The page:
NCERT Solutions for Class 9 Civics Chapter 1 What Is Democracy? Why Democracy?
NCERT Solutions for Class 9 Civics Chapter 1 What Is Democracy? Why Democracy?
Question:- 1 Here is some information about four countries. Based on this information, how would you classify each of these countries. Write ‘democratic’, ‘undemocratic’ or ‘not sure’ against each of these.
a ) Country A: People who do not accept the country’s official religion do not have a right to vote.
b ) Country B: The same party has been winning elections for the last twenty years.
c ) Country C: Ruling party has lost in the last three elections.
d ) Country D: There is no independent election commission.
- Not sure
Question:- 2 Here is some information about four countries. Based on this information, how would you classify each of these countries. Write ‘democratic’, ‘undemocratic’ or ‘not sure’ against each of these.
a ) Country P: The parliament cannot pass a law about the army without the consent of the Chief of Army.
b ) Country Q: The parliament cannot pass a law reducing the powers of the judiciary.
c ) Country R: The country’s leaders cannot sign any treaty with another country without taking permission from its neighbouring country.
d ) Country S: All the major economic decisions about the country are taken by officials of the central bank which the ministers cannot change.
Question:- 3 Which of these is not a good argument in favour of democracy? Why?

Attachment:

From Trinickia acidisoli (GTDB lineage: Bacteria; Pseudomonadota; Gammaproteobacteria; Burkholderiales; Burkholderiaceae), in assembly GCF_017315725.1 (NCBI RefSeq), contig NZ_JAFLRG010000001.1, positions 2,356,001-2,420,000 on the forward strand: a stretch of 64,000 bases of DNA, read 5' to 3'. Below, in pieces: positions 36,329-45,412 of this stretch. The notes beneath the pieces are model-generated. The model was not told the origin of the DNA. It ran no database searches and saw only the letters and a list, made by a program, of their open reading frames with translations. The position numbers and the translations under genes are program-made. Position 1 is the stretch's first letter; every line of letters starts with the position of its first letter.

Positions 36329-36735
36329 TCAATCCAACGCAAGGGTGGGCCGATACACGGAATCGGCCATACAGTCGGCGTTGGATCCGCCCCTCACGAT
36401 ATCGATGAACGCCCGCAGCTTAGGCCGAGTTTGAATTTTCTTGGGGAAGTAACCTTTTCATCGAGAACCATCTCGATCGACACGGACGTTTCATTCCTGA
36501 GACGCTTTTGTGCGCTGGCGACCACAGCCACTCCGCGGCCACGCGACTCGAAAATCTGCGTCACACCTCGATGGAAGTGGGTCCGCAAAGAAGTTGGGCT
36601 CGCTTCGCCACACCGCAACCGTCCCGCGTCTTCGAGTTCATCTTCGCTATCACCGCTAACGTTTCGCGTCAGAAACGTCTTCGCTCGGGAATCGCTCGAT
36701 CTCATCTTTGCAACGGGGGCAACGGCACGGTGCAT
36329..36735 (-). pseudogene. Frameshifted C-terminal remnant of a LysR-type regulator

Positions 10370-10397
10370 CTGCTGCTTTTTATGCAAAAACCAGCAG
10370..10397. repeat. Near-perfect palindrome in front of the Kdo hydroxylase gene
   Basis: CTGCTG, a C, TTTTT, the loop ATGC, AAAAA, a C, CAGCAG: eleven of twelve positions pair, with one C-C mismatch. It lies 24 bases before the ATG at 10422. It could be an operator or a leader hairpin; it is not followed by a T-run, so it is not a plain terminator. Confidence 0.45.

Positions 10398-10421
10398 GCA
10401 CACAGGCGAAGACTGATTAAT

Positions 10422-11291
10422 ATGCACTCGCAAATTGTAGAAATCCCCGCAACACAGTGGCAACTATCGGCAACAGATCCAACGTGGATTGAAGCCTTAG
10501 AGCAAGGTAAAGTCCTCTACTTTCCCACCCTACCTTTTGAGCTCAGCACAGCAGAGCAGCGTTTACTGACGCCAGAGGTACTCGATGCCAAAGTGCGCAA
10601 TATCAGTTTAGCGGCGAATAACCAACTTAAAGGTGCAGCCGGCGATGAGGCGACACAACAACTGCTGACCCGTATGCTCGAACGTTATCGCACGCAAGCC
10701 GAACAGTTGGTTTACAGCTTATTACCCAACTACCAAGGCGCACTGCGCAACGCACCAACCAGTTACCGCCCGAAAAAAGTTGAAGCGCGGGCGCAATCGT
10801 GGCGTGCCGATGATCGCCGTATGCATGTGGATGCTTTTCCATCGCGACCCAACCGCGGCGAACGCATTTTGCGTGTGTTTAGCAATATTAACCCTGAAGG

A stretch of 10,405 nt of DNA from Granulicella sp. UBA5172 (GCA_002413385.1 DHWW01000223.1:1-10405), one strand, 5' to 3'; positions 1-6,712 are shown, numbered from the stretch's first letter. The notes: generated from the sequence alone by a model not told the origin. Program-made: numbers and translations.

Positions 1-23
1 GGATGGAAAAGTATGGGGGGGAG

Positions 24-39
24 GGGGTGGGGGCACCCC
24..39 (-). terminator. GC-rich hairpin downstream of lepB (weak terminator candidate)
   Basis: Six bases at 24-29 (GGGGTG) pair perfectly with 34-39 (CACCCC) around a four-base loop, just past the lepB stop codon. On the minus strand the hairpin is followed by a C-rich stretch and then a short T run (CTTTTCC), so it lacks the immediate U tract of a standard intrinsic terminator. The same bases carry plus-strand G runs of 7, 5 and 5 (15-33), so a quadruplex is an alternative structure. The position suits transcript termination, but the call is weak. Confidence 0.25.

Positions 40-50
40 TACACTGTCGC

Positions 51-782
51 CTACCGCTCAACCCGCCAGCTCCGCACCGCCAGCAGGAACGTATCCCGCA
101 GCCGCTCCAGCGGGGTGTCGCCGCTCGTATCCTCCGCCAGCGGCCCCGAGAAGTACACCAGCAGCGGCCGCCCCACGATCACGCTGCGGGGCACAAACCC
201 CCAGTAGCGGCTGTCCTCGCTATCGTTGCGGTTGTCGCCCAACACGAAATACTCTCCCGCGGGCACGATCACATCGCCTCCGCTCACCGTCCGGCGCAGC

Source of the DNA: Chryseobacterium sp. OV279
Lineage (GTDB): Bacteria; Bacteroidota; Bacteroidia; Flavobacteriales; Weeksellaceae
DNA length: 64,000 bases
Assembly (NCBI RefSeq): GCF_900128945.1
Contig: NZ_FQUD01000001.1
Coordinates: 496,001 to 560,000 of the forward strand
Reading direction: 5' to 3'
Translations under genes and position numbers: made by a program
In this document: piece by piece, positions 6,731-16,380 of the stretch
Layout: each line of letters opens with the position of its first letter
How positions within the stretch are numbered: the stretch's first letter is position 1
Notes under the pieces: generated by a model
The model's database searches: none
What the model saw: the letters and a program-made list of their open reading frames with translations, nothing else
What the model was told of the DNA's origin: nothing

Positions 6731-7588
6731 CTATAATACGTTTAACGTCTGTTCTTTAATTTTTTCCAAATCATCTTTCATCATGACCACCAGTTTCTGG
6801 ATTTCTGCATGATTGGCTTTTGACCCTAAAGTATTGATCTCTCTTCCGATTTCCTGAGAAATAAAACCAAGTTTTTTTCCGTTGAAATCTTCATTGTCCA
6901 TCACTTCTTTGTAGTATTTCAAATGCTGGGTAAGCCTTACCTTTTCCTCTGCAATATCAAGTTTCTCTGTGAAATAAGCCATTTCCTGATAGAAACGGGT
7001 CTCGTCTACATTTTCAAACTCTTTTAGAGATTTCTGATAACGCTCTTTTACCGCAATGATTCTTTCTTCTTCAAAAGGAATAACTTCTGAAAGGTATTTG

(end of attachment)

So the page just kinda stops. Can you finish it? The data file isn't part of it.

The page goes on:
a ) People feel free and equal in a democracy.
b ) Democracies resolve conflict in a better way than others.
c ) Democratic government is more accountable to the people.
d ) Democracies are more prosperous than others.
Answer:- (d) Democracies are more prosperous than non-democratic countries.
This is not a good argument because a country’s prosperity is determined by its economic situation, not by its system of governance. For example, a democratic country like India is still developing, whereas a monarchy-ruled country is economically prosperous.
Question:- 4 Each of these statements contains a democratic and an undemocratic element. Write out the two separately for each statement.
a ) A minister said that some laws have to be passed by the parliament in order to conform to the regulations decided by the World Trade Organisation (WTO).
b ) The Election Commission ordered re-polling in a constituency where large-scale rigging was reported.
c ) Women’s representation in the parliament has barely reached 10 per cent. This led women’s organisations to demand one-third seats for women.
- Democratic element – According to a minister, laws must be passed by parliament. Undemocratic element – conform to the World Trade Organization’s regulations (WTO).
- Democratic element –The Election Commission ordered for re-polling in a constituency. Large-scale rigging was reported is Undemocratic element .
- Democratic element –Women’s organisations will want one-third of the seats in the legislature. Undemocratic feature – Women’s representation in parliament has dwindled to less than 10%.
Question:- 5 Which of these is not a valid reason for arguing that there is a lesser possibility of famine in a democratic country?
a ) Opposition parties can draw attention to hunger and starvation.
b ) Free press can report suffering from famine in different parts of the country.
c ) Government fears its defeat in the next elections.
d ) People are free to believe in and practise any religion.
Answer:- D. The statement that “people are free to believe in and follow any religion is not a valid reason for arguing that there is a lesser possibility of famine in a democratic country.